However, I want to ask a couple of questions of the Minister. In doing so, I remind her that the Work and Pensions Select Committee in the other place has just written to the Secretary of State, setting out the damage that has been done by this freeze and urging her to consider ending it a year early. I hope that when I sit down, the Minister will be able to give us some good news which, unaccountably, the Government failed to share in the Commons yesterday.

The damage is really very severe. As both noble Baronesses pointed out, this is the single biggest driver of the damage that has been done in relation to child poverty in our country. When we discussed the uprating of tax credits, I asked the Minister, the noble Lord, Lord Bates, whether he could justify the freeze on tax credits. He said to me in a letter of 21 February:

“Prior to the freeze the tax credits system was too generous”.

What is the rationale for the freeze in benefits? Were they too generous as well?

Previous rationales that we have been given, as my noble friend pointed out, have allegedly been about incentivising work, even though they have cut the work allowances that make people better off in work and they also include various in-work benefits. We have been told that it is necessary to cut the deficit, despite the fact that, as the noble Baroness pointed out and as research shows, the coalition Government spent the same amount on tax cuts as they did on cutting benefits, contributing nothing to the reduction of the deficit. If the aim were to incentivise work, why include tax credits for those in work? The same people whose incomes from work are squeezed as wages have lagged behind inflation find that the tax credits that should top up those incomes are cut in value year on year. This has been causing real hardship across the country, as both noble Baronesses have explained, and the Government are now saving a lot more money than they expected to.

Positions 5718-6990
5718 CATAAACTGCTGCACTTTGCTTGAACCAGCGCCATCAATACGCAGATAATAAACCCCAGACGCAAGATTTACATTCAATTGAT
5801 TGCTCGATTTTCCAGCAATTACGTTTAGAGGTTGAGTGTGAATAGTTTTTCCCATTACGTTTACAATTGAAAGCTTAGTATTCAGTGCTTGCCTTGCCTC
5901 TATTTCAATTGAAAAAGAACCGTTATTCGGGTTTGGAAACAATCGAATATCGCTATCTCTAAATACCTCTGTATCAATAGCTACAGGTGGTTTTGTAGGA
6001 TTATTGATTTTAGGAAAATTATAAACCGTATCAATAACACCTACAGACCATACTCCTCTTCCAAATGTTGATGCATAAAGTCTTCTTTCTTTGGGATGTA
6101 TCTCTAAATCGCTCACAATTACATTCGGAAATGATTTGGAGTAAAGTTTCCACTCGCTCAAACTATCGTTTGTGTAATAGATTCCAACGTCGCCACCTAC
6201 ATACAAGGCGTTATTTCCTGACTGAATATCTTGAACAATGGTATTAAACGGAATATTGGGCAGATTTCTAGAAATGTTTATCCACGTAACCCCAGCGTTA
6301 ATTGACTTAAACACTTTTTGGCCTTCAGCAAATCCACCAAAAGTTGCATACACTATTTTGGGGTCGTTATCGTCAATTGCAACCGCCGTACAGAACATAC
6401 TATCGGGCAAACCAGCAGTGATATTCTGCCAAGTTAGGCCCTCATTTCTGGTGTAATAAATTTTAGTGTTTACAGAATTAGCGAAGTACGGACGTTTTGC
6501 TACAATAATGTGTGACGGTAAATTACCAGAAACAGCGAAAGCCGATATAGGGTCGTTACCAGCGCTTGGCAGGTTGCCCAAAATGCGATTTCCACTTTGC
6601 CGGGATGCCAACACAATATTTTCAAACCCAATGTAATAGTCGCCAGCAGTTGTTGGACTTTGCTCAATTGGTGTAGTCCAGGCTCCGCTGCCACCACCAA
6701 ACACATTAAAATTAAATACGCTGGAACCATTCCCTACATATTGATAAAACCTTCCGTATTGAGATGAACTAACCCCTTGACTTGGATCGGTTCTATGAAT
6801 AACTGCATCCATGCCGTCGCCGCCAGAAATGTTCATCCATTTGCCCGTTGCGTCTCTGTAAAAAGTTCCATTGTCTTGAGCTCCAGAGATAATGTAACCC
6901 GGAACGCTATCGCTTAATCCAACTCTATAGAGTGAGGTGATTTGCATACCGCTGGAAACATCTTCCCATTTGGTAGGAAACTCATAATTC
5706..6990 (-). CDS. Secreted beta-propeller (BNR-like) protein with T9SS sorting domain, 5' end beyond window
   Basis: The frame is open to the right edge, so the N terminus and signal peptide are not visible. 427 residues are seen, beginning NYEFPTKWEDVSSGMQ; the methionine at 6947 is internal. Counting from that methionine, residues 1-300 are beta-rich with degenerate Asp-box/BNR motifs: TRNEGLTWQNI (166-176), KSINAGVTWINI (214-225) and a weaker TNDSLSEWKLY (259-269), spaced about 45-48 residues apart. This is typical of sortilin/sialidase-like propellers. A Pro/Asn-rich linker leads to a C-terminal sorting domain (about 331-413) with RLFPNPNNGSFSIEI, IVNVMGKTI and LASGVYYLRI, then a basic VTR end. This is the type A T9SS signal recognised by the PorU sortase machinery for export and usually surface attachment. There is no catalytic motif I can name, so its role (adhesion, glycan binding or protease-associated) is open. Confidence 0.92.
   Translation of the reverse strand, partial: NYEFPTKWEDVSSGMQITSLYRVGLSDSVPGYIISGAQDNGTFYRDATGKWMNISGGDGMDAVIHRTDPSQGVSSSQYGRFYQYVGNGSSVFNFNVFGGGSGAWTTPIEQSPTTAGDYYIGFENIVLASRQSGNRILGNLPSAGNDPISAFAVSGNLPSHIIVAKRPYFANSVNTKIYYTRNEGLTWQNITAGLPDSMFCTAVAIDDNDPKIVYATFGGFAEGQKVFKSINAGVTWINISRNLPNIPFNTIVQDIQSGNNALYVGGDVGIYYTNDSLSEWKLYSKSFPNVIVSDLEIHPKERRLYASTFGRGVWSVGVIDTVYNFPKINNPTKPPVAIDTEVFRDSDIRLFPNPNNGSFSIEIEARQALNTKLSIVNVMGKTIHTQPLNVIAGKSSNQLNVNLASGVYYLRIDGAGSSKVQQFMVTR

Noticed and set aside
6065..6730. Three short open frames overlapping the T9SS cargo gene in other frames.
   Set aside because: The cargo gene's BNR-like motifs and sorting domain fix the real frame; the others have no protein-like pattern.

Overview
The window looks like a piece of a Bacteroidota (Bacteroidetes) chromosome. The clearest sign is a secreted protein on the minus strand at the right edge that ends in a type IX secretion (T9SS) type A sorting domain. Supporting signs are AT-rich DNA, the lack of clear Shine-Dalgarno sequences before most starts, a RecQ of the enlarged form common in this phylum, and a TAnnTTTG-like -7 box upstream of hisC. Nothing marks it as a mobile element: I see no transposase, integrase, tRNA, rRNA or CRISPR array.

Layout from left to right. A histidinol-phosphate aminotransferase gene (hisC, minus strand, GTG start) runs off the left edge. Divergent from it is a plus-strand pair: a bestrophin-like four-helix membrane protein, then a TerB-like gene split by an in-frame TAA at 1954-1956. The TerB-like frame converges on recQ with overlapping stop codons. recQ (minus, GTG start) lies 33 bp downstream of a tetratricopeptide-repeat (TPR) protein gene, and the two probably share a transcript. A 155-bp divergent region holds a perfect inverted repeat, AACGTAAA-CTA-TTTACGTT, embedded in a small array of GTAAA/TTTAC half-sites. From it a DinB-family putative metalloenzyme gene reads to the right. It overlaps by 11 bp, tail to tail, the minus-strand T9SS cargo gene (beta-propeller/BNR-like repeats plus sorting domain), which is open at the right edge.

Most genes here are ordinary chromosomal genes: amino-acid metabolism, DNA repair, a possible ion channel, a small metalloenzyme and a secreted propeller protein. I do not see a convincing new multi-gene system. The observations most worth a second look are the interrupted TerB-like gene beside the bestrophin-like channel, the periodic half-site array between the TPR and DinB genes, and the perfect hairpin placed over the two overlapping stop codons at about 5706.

I want to ask the Minister some specific questions. First, what assessment have the Government made of the impact of the freeze on benefits on poverty levels? When I asked the noble Lord, Lord Bates, the same question about tax credits, he said in a written reply that the Government routinely publish distributional analyses of their policies at fiscal events. Although interesting, that was not directly relevant, as I had not asked about distributional analysis; in fact, I had asked about the impact assessment on poverty levels. I ask the Minister the same question now. I presume that this analysis will have been done, as I cannot believe that the Government, who I know care about the poorest, would have set about a policy of this magnitude without having considered its impact on poverty levels. Therefore, can she share that with the House?

Secondly, can she tell the House the Government’s latest estimate of the savings to the Exchequer of this four-year freeze in benefits over and above the amount originally scored? When I asked the noble Lord, Lord Bates, the equivalent question about tax credits, he wrote in reply that the OBR had scored the original saving from the freeze at Budget 2015 at £4.01 million by 2020-21. I knew that because I had said it in my speech but I wanted to know what the latest assessment was. The IFS is able to assess this, so I cannot believe that the Government are not. As Parliament was induced to vote for this freeze on the grounds that it would save £4 billion, and the expectation now is that it will save at least an extra half a billion, it does not seem unreasonable for the Minister to tell Parliament the latest assessment of the saving, as the money being saved by the Exchequer is of course being taken directly from the pockets of some of the poorest people in our country.